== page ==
Wednesday, 17 September 2014


Buff Orpington youngsters go free range at 6 weeks
We are still very much enjoying the unseasonable warmth and sunshine of this 'Indian Summer' but we know that the year is on the change, leaves are starting to turn colour and fall and the garden is a lot about seed heads rather than new flowers. For the bees, though, the most important season of their year is just about to start; the ivy flowering season. Not many people outside of bee keeping know that 'our' Irish dark bees (Apis mellifera mellifera), sometimes also known as 'black bees' or 'Buckfast bees' show a behaviour unique to the subspecies, that of keeping brood (i.e. larvae) alive all through the winter months.

Ivy flowers almost open
Our bees in summer are like any other type, with the colony made up largely of a succession of fairly short lived worker females, each lasting about 6 weeks but capable of 'rearing' in that time, an average of 3 younger 'sisters', so that the colony can rapidly expand in spring up to the 20-30,000 population typical in a late summer Irish hive. Come September, though, there is a significant change with the larvae being produced being physiologically quite different. The winter workers can live up to 6 months and can lay down fat in their bodies in autumn to see them through as the honey and pollen stores start to dwindle.

Ivy covered old farm house.
These workers shrink the colony down from 30,000 bees till it can be massed in a dense, football sized 'winter cluster' in the middle of the hive, with the queen and some brood kept warm at the centre of the football by the warmth generated by bee bodies. Bees do not hibernate as such, though they do go quiet and do not leave the hive unless outdoor temperatures are over ten degrees or so.

More ivy than ash. A well covered tree
As is the way in these 'co-evolution' set ups, the plant partner to all this is the ivy which not only flowers this late in the year (starting about now) but also has pollen which is uniquely very high in fats and oils giving the Irish bees what they need. Ivy is very very common here, growing in ditches and hedge bottoms, covering walls and abandoned farmhouses, climbing high up into the canopy of big ash trees and way up trunks of the big spruces. It even commonly climbs all the way up telegraph poles leaving them completely encased in a shaggy blanket of foliage as if they themselves were some kind of bizarre palm tree. It is a real saviour for the bees as long as the weather stays warm enough for them to forage through the flowering season. I have not seen any flowers actually open yet but it cannot be long. We have high hopes.

Ivy on Black Spruce
With me back from the UK and the Buff Orpington youngsters now making 6 weeks, we have let them out free range. They love the access to the grass (which probably could do with a mow!)  but do not yet go far, hanging around by the home run and the house end of the big pond. They know the two-tone whistle and the tap of a plastic beaker full of growers pellets and come sprinting over to get fed at meal times and they take themselves off back to their familiar (rabbit) run as it starts to get dark, ready to be shut up for the night, safe from Mr Fox. We fancy that they are starting to show the enlarged combs in the possible cock birds and we are fairly sure we have at least 4 'boys' in the dozen. It will be nice if it is no more than that; 8 hens to add to the laying population!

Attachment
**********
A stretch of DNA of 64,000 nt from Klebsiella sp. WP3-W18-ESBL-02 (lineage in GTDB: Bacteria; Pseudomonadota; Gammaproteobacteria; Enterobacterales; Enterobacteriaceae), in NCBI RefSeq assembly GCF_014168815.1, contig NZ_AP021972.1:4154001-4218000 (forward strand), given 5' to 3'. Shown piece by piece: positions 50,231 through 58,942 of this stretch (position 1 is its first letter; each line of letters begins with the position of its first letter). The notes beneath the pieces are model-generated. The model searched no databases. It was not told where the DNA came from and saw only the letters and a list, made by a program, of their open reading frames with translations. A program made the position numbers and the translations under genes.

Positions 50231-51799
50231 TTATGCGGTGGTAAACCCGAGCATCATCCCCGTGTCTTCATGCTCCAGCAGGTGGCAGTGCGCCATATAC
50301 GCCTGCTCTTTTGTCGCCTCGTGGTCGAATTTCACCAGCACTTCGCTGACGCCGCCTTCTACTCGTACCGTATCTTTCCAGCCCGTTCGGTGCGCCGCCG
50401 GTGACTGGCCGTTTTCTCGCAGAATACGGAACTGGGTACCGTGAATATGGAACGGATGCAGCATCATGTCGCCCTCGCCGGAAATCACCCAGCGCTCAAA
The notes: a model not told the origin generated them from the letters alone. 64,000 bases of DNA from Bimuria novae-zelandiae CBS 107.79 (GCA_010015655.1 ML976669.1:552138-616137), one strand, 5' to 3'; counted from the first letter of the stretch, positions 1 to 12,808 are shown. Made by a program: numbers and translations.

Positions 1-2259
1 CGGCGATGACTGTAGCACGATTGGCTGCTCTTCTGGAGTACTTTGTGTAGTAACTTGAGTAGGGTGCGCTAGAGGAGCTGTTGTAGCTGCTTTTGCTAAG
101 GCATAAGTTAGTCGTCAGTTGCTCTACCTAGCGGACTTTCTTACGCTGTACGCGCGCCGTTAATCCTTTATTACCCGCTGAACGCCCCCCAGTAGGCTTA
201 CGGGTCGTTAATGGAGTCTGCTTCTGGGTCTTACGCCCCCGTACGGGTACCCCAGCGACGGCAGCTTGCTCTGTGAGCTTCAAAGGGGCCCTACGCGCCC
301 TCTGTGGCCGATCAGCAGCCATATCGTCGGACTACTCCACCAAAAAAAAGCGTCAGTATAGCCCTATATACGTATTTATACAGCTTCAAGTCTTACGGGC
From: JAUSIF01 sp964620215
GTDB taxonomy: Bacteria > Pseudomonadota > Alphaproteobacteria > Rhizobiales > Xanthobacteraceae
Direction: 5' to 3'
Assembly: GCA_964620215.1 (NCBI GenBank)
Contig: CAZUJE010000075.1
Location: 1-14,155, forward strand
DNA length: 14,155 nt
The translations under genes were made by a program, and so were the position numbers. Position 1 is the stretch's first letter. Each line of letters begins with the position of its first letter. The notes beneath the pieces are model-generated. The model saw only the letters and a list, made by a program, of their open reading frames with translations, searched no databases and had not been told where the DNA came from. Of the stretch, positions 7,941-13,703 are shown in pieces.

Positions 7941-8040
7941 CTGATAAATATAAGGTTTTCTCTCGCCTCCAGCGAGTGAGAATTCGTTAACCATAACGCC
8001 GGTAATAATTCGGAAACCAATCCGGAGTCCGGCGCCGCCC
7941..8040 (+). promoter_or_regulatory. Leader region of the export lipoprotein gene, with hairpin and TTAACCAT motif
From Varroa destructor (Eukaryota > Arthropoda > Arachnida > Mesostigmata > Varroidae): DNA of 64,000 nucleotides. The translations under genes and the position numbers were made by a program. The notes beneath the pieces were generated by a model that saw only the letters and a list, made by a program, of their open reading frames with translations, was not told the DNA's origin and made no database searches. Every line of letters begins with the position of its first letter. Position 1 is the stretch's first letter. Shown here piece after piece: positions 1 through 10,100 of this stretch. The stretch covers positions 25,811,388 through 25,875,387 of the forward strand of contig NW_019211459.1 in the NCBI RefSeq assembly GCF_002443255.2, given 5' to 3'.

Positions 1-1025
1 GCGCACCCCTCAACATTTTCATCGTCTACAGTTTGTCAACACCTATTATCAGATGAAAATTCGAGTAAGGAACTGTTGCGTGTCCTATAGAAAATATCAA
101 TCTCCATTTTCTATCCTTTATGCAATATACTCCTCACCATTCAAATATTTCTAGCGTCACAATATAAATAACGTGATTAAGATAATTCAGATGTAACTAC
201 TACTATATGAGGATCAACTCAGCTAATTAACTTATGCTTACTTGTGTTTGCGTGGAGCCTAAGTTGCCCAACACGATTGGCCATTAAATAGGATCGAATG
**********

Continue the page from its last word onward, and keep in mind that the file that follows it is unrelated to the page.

Fodder beet for the pigs
The pigs, meanwhile, have been enjoying some fodder beet I grew for exactly that purpose. This was a new crop for me but I have done OK with it. The seed was pelletized with a fungicide and an insecticide (oops) and was a bit variable in germination, so I have gappy rows and a lot of variation in size. Some, though, are good weights and when tasted, raw, are quite sweet, like an over-sweet carrot. The pigs approve and grunt with delight as they chow down, taking either complete half beets which they carry around so that the other sister does not get any, or eating them pre-chopped into wedges.

Mapp and a chunk of Fodder Beet
Having had my turn at 'holidays', I am now taking my turn and looking after the place 'solo' as Liz took the call yesterday to say that the expected house move by the parents from Dublin down to nearer the Silverwoods was suddenly all go for THIS WEEK, today in fact! She hurriedly packed a bag and her 'Kim and Aggie' cleaning basket and jumped in the car, her job being to help with the last of the packing up in Dublin, then blitz the 'old' house ready for the buyers. This will be followed by a hike down to Silverwood-land (My ol' man, said foller the van?) to help clean up and then unpack enough stuff that Mum and Dad can move in. She's going to a tired little scullery-maid by the time Mum's done with her! Poor Liz. She was so looking forward to getting a lie-in once I was back. She only managed the one!

Finally, a Happy Birthday to my UK-born Westie girl, Deefer-dog who gave her name to this blog (and started it?). She is 8 years old today. Many happy returns, the 'Deefs'; may you have many more and live to see the ripe old age of your predecessors, Megan (13) and Haggis (15).

1 comment:

Mark & Cathy said...

HAPPY BIRTHDAY LITTLE DEEFER! and many more to come. 8! where do the years go, Kes is 9 now and still tearing round like a young thing thank god. (she still loves those stones!)
Well done for all your hard work on the old girl you must be shattered. Shame we did not get to see you again but we tend to go on our long awaited hols at this time of year when the kids go back as its nice and quite for us. Great photo's. Take it easy Mark, Cathy & Kes